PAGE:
French food, Israeli wine

25 Mar French food, Israeli wine

French food and Israeli wine are not a common combination. After all, when people think Israeli wine they often (wrongly) associate it only with kosher food – thus barring wine and food combinations like mahi in a shrimp sauce with Barkan’s chardonnay. Yet, one French restaurant — TriBeCa’s Capsouto Frères is making just such a pair.

Capsouto "Very few restaurants pair French foods with Israeli wines. That’s what’s so special, it’s a unique experience," says Jacques Capsouto, co-owner of Capsouto Freres.

Yet, as part of the Zagat Presents series, they showcased just this earlier this month. But, even though that event is over, you can still find fine French fare with the unique pairing of Israeli wine year-round at this upscale New York French restaurant. This unique French restaurant has wine not only from America and, of course, France, but also features Israeli wine from Dalton, Binyamina, Margalit, Yarden, Galil Mountain, Carmel, Yatir, Castel, Recanati, and Clos de Gat on their wine list.

What are some of the recommendations?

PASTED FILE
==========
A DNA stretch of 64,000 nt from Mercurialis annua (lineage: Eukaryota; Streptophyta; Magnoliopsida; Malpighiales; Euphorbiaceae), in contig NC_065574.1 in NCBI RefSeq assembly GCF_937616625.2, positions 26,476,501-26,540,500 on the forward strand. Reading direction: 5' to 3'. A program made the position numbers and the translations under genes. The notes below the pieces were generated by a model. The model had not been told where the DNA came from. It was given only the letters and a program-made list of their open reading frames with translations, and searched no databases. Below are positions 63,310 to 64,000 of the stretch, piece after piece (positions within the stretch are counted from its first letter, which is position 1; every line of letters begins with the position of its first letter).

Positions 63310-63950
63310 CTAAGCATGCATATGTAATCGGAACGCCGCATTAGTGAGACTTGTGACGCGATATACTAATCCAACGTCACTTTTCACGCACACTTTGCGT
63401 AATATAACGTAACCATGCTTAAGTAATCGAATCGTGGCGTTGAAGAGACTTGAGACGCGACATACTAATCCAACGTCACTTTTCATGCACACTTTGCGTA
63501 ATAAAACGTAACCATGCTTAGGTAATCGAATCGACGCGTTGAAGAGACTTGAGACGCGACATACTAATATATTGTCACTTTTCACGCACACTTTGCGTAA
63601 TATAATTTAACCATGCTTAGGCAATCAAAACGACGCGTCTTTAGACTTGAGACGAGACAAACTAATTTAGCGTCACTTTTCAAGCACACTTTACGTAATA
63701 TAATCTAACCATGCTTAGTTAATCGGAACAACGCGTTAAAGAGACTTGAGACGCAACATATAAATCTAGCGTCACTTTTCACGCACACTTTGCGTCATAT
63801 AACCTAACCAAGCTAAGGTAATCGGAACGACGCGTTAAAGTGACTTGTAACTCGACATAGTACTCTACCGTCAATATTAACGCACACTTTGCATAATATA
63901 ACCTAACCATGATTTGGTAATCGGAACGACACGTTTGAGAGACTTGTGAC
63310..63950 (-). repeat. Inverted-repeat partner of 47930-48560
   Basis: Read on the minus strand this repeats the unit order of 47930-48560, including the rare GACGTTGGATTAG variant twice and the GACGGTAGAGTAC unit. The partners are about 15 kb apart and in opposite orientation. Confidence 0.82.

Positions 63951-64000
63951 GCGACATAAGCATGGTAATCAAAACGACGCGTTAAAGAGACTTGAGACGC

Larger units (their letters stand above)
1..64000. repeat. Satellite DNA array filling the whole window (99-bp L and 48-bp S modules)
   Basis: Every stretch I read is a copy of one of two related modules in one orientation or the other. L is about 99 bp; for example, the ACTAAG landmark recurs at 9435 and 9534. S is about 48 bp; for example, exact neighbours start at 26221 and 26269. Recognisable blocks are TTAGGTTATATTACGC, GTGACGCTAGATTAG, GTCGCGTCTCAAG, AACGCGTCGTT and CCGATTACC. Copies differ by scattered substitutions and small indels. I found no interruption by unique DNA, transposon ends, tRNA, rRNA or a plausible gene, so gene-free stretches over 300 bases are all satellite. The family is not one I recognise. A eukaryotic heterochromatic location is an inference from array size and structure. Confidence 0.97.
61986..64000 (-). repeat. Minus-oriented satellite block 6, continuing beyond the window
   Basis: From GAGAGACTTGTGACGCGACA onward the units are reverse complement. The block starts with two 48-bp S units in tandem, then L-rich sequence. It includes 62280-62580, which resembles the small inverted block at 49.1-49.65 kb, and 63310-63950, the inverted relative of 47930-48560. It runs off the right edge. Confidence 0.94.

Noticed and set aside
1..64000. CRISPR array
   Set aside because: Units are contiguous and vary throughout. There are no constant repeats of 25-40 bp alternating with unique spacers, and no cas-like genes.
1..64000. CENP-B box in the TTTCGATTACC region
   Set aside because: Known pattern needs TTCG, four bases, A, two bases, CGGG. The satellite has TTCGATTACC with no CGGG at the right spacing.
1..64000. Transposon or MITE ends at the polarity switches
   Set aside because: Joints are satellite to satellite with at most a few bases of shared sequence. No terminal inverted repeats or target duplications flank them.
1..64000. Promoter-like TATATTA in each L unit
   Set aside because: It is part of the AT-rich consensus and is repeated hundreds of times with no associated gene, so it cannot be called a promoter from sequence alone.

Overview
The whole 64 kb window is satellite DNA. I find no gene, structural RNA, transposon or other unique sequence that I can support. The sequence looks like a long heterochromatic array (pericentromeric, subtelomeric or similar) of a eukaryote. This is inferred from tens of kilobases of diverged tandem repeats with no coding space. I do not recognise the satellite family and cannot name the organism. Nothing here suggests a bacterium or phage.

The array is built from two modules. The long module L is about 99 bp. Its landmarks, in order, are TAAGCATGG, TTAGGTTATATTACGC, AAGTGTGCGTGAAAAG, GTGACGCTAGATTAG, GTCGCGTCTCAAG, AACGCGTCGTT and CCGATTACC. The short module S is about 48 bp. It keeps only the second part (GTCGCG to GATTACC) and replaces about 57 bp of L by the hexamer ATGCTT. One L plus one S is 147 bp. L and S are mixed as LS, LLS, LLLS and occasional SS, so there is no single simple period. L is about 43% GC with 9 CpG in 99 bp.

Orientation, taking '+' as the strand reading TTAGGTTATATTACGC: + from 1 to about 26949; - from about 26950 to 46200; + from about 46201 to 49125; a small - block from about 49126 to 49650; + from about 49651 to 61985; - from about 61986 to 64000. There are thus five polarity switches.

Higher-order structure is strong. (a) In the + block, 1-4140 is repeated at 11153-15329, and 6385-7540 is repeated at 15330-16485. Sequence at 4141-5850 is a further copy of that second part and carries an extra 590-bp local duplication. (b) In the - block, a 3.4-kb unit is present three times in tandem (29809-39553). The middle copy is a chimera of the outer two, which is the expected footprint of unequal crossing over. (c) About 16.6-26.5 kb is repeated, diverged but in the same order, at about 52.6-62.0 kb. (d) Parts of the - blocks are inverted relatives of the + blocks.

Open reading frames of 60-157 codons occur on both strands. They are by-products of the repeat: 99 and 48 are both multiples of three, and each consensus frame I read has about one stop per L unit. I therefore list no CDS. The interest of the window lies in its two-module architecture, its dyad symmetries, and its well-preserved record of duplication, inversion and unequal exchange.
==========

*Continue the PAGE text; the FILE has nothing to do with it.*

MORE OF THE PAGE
For vegetarian bistro fare like terrine Provençal, Capsouto suggests Yarden’s Sauvignon Blanc.

The restaurateur says buyers should look for a nice fruity flavor up front, with clean and crisp textures and strong acidity.

For seafood dishes like mahi served in a shrimp sauce, Capsouto recommends Barkan’s brand chardonnay.

"Very fruity, appley. Pear, nice fruit up front, a little bit of oak, nice with the sauce," says Capsouto.

Braised meats bring medium body merlots. Capsouto praises the Benyamina winery for its fruit-forward, partially-oaked varietal and pairs it with his shoulder of beef.

For dessert, the classic apple tart tartin meets Yarden’s white Muscat from Israel’s Golan Heights.

Capsouto calls the Muscat elegant with a nice balance of acidity. He says the orange blossom, apricot and peach flavors in the wine pairs wonderfully with the fruit in the dessert.

According to the Zagat Restaurant guide, Capsouto Frères is "worth seeking out" for "classic" French bistro fare, including "sublime" soufflés." Patrons praise "friendly" staffers and a "quiet," "beautifully unstuffy room."

If you’re in New York, or never tried Israeli wine, why not try it at TriBeCa’s Capsouto Frères?

There’a  great video on the website – sorry, I can’t embed it.

  • Tzvi

    I prefer baron rothschild wine with my falafel.
    On the other hand no Israeli or french wine can compare with the aroma, texture and pleasing taste to the palate as a bottle of maneshivitz Concord grape wine made bottled feb/2009

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